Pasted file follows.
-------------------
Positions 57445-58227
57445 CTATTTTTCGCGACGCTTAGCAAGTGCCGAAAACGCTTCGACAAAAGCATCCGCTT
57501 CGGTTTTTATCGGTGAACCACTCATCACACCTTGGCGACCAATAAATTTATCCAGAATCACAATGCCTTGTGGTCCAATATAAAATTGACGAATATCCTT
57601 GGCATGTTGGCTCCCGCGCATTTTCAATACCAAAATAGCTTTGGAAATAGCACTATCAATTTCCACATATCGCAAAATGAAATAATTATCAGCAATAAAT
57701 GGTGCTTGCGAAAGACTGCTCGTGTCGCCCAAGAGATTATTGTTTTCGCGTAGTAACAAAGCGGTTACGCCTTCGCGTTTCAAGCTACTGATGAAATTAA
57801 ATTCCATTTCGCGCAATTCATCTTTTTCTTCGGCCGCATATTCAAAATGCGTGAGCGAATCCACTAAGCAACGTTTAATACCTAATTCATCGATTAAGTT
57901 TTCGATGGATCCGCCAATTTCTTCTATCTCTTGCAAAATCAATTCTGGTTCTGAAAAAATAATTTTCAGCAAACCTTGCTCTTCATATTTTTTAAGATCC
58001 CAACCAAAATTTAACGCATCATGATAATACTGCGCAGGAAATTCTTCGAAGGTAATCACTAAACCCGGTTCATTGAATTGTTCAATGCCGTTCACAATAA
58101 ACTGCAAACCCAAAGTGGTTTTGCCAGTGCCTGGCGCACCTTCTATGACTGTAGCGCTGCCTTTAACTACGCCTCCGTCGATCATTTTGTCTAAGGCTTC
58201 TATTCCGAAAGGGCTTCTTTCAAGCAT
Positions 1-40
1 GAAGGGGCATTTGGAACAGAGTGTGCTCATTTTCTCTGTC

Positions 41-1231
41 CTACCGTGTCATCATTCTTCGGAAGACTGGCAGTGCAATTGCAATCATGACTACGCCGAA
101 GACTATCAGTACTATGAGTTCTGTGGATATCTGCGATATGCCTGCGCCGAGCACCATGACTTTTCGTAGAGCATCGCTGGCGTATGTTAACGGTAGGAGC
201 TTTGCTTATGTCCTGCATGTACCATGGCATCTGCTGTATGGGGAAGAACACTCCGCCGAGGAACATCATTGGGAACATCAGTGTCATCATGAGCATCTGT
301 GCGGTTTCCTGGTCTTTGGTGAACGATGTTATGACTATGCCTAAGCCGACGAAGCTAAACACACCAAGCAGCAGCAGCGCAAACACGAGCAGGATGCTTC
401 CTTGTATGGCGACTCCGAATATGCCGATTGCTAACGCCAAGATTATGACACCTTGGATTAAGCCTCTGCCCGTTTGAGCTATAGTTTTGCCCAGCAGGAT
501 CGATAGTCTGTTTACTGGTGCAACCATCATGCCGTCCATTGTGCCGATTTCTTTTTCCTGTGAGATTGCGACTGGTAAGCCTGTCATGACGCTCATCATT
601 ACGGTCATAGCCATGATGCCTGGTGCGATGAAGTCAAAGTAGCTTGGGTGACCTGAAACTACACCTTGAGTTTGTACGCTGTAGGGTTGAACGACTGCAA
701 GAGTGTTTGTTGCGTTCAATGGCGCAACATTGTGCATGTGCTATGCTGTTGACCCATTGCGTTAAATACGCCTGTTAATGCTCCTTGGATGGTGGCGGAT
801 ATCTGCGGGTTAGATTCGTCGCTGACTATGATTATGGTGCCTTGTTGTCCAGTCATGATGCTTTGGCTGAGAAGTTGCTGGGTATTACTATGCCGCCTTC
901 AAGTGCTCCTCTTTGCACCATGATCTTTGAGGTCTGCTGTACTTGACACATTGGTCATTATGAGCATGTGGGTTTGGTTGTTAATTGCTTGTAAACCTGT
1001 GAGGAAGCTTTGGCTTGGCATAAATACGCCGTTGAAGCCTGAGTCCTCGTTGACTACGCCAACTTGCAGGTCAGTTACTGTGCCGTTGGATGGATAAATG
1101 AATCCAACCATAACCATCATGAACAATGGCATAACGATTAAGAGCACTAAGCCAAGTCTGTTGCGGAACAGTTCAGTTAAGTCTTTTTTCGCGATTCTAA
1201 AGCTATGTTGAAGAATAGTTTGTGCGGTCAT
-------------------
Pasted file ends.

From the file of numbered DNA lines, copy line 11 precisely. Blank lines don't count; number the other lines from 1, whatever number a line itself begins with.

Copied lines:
Positions 1-40